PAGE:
Letter: A Regional Strategy on Energy
To the Editor:
The May 19 Sunday Valley News editorial, “Hassan’s Pitch,” raises important choices facing New England states developing renewable energy strategies, but misses the big picture. Our goal must be to take immediate steps to prevent leaving our children a climate disaster. This is not politics; it’s about science and practical solutions.
Hydro-Quebec and the Northern Pass is no “win-win” situation. It’s a huge centralized expenditure devastating vast swaths of arboreal forest, displacing native and animal populations, turning carbon-capturing ecosystems into dark water solar energy collectors, adding to the momentum of global warming.
Billions of dollars for dams and power transmission infrastructure could much more quickly and effectively be spent on small- to medium-scale local renewable projects — hydro, wind, photovoltaic, biomass — creating thousands of sustainable, well-paid local jobs in the construction and maintenance of decentralized sources that will increase energy security and stabilize long-term consumer cost.
Financing models exist to make this happen. In Germany, both large and small investors (that includes people just like you and me) receive 12 to 20 percent annual return-on-investment by financing local projects that have raised the percentage of renewably generated electricity from 3 percent in 2003 to more than 25 percent today, on track to provide 95 percent of electricity demand well before 2050. Here in the U.S., we instead continue to contribute to the vast annual profits of the petroleum and energy corporations that do not include our children’s best interests in calculating their bottom line.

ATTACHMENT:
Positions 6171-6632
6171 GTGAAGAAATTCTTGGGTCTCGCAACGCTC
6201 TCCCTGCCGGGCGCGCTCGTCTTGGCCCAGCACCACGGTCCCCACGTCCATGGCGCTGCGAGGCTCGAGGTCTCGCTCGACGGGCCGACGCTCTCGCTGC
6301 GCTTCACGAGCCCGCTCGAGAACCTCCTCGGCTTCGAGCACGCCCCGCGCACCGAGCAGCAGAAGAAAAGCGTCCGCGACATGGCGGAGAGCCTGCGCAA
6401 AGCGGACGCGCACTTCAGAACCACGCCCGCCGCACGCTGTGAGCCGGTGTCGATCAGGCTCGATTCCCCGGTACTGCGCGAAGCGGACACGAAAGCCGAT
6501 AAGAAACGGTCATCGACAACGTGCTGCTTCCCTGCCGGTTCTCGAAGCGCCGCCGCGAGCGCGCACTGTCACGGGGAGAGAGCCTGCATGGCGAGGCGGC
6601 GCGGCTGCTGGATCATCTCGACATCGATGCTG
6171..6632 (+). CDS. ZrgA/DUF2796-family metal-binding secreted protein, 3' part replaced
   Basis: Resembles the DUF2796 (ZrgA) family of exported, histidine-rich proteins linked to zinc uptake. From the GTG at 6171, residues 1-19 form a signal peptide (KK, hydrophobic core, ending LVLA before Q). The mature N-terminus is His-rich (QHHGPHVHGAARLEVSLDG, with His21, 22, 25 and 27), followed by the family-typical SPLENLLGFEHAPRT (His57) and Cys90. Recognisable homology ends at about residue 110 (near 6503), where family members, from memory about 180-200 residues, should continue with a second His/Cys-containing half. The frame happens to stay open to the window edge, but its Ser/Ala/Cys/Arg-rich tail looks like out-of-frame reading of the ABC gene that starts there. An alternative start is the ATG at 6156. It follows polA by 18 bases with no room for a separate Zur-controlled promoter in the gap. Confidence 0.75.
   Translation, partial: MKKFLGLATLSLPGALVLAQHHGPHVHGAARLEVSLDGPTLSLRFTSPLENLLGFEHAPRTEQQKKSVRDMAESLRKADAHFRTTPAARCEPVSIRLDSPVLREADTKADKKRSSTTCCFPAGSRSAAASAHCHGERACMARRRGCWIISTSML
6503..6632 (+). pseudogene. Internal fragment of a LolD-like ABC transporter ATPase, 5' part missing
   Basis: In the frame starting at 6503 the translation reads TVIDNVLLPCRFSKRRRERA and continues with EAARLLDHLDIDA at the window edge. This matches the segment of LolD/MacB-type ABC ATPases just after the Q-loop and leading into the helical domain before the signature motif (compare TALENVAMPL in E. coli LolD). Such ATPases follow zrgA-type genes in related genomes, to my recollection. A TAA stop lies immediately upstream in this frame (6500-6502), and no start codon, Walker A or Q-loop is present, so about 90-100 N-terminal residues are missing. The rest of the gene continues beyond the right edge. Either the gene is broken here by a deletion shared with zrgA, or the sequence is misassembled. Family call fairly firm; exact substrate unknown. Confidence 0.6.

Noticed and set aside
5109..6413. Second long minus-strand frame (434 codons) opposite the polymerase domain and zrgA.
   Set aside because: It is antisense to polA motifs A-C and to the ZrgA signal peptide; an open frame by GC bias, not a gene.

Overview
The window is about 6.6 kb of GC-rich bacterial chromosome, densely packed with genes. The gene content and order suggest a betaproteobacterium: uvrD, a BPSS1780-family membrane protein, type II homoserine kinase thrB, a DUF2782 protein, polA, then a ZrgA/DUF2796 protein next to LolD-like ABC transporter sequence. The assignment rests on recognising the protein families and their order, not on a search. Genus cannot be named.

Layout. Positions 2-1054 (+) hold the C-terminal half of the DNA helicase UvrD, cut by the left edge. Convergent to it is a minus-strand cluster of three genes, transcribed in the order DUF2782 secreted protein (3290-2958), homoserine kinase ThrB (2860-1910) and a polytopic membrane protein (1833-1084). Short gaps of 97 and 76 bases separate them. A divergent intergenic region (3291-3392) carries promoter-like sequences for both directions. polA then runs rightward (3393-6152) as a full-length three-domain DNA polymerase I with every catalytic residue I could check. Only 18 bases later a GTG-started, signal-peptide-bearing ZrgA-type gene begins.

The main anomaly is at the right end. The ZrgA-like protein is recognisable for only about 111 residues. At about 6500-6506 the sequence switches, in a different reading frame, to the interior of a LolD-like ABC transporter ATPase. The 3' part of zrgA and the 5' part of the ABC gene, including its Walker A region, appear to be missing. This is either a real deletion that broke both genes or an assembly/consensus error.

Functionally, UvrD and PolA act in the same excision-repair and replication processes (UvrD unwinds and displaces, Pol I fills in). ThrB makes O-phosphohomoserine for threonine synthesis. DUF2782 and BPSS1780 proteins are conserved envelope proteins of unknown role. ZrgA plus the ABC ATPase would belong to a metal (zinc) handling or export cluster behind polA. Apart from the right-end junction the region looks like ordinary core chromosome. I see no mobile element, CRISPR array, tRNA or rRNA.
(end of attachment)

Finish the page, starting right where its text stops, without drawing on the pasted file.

If New England homes now heating with oil or gas converted to wood pellets burned in modern efficient furnaces, they would lower their carbon footprint to 6 percent of what it is today, falling to below 3 percent with pellets produced closer to local markets — again creating thousands of family-supporting good jobs, greater energy security and cost stability. Of every dollar spent on oil, gas, or Hydro-Quebec electricity, 85 cents leaves the local economy immediately, while every dollar spent on wood pellets creates sustainable local jobs and keeps 85 cents in the local economy.
New Hampshire and Maine offer a $6,000 rebate and Massachusetts offers $10,000 for pellet conversion, while Vermont offers only $1,000. What does that say about Vermont’s priorities?